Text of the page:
Defined as the process of singling out a small parcel of land for a use classification totally different from that of the surrounding area, for the benefit of the owner of such property and to the detriment of other owners, "spot zoning" is the very antithesis of planned zoning. If an ordinance is enacted in accordance with a comprehensive zoning plan, it is not "spot zoning" even though it singles out and affects but one small plot or creates in the center of a large zone small areas or districts devoted to a different use.
Defendant village enacted a general zoning ordinance dividing the village into seven districts or zones for single family dwellings, two-family dwellings, multiple dwellings and apartment houses, three business districts and an industrial zone. It later passed amendatory ordinances, creating a new district which permitted buildings for multiple occupancy in properties with a minimum of ten acres and providing that the new district applied to defendant’s property. Plaintiff, who owned a residence on a six-acre plot, brought an action to have the zoning amendments declared invalid and to enjoin defendant from constructing multiple dwellings on her property. The appellate court adjudged the amendments valid and dismissed the complaint. On appeal, the court affirmed the appellate court’s judgment.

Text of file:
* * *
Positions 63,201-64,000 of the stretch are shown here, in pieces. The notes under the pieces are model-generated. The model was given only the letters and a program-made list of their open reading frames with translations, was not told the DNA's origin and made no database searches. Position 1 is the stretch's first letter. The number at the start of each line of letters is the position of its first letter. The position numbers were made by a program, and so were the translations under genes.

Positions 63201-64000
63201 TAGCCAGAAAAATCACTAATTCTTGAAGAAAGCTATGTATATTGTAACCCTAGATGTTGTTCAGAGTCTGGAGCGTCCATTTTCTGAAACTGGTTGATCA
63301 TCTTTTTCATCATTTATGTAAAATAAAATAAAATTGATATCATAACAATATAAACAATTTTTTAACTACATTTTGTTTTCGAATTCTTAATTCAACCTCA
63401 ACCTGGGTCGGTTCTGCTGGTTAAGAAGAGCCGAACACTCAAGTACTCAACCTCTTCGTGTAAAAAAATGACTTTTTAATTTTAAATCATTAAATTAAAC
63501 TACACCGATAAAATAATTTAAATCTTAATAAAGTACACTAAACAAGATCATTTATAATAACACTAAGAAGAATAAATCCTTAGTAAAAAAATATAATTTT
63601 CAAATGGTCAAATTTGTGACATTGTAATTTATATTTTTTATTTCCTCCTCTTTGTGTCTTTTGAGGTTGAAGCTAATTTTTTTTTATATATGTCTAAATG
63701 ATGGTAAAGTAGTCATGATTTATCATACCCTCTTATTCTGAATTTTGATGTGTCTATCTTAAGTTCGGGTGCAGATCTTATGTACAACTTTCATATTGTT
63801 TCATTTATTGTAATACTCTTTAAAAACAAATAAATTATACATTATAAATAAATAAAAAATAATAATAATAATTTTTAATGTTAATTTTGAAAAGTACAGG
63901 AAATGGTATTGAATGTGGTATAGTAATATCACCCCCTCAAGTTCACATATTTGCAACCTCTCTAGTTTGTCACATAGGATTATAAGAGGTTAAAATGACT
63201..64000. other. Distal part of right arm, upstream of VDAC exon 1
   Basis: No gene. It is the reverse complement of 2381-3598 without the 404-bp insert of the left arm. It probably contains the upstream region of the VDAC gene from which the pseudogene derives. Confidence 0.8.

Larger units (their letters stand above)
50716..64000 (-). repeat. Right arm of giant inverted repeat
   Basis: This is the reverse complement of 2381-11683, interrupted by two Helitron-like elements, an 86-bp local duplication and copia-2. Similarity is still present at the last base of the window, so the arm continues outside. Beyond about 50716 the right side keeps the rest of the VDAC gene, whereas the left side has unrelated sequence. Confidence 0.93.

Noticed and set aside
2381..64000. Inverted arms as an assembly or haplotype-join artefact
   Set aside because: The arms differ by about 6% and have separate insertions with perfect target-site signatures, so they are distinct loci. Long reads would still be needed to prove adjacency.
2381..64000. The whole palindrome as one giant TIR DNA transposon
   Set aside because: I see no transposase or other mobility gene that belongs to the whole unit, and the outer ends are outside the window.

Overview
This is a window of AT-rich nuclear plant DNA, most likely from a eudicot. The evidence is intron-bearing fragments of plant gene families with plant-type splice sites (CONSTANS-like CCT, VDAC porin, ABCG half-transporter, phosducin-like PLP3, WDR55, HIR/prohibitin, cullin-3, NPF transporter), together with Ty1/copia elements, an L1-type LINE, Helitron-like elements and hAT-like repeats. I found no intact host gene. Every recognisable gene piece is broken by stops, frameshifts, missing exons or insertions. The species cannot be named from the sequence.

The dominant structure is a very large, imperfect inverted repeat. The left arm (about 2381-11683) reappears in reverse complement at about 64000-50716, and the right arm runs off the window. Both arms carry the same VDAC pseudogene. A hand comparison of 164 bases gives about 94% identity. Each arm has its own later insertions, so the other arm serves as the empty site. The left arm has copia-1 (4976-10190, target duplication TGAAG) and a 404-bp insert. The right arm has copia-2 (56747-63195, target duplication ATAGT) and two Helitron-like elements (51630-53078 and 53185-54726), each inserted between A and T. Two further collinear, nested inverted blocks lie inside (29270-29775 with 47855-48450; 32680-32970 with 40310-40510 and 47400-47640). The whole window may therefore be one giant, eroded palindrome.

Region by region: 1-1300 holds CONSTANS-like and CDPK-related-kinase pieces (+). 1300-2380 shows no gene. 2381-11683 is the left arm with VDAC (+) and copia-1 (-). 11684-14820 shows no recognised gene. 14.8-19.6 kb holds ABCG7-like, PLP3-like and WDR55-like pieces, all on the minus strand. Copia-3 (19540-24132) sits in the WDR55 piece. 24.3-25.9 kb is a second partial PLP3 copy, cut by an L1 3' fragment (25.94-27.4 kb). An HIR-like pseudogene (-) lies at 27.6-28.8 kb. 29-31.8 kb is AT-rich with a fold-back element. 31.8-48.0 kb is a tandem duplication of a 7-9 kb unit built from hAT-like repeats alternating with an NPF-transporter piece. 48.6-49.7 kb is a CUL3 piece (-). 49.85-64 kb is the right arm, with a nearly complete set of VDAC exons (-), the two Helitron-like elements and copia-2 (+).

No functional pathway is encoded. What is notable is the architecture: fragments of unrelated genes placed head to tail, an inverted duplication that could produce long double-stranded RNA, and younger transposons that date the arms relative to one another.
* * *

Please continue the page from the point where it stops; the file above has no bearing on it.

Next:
Did defendant village’s zoning amendments constitute an invalid exercise of police power by creating a condition of illegal spot zoning?
In the instant case, the amendment applied to the entire territory of defendant village and accorded each and every owner of ten or more acres identical rights and privileges.